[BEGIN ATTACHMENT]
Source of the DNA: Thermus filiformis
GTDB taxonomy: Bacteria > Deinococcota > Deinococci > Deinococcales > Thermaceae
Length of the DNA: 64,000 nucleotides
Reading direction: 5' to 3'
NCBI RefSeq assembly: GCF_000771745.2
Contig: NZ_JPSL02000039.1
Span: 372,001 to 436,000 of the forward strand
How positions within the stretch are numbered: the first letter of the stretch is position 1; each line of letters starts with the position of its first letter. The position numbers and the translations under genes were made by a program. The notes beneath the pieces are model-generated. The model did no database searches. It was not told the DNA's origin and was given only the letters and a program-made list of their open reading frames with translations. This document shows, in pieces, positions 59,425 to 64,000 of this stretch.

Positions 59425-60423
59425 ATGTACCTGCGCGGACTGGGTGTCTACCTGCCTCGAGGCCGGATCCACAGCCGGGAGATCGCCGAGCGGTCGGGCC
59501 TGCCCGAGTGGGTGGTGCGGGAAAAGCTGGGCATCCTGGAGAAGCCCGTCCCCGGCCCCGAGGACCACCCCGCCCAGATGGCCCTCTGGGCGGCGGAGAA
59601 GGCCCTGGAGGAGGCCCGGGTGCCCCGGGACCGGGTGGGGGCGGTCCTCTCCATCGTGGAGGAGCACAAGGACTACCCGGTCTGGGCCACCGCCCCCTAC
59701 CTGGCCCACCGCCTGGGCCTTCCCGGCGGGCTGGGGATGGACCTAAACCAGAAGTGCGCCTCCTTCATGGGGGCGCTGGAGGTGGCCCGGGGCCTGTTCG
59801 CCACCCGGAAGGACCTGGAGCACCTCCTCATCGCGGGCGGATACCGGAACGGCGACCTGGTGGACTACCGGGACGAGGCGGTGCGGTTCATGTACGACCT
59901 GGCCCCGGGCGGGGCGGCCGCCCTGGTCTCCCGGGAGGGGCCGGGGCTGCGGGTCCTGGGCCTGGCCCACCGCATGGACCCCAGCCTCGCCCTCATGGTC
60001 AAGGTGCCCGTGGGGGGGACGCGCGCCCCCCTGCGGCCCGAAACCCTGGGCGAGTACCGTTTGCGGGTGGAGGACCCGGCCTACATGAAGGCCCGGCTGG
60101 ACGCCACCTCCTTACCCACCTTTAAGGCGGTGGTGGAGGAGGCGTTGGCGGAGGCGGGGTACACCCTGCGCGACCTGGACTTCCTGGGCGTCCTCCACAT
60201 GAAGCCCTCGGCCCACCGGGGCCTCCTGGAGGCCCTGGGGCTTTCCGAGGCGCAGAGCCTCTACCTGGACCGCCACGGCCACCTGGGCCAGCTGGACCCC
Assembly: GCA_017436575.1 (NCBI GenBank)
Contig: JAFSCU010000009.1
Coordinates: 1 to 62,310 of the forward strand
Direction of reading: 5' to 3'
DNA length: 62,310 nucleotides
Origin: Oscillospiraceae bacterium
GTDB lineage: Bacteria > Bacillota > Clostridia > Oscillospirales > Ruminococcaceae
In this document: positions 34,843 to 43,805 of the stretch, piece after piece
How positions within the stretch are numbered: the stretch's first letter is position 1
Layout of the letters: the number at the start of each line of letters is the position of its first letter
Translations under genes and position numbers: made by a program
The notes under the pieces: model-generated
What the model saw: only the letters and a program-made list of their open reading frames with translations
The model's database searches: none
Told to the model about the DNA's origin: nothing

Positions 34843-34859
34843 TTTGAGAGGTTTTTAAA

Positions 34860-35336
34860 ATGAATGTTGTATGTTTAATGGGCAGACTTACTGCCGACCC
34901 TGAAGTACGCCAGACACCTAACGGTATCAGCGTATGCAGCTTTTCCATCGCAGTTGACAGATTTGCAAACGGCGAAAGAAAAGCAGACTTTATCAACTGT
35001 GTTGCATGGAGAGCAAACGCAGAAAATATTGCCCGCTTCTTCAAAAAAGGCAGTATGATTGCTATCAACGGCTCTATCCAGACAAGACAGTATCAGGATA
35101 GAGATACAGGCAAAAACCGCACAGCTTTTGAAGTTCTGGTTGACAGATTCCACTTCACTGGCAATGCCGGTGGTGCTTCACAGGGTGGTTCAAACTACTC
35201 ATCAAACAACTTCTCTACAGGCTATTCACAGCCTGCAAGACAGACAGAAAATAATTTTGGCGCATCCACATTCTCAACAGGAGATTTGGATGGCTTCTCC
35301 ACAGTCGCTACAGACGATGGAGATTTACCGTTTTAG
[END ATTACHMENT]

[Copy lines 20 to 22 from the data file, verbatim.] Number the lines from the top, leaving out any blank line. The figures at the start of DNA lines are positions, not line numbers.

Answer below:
Contig: JAFSCU010000009.1
Coordinates: 1 to 62,310 of the forward strand
Direction of reading: 5' to 3'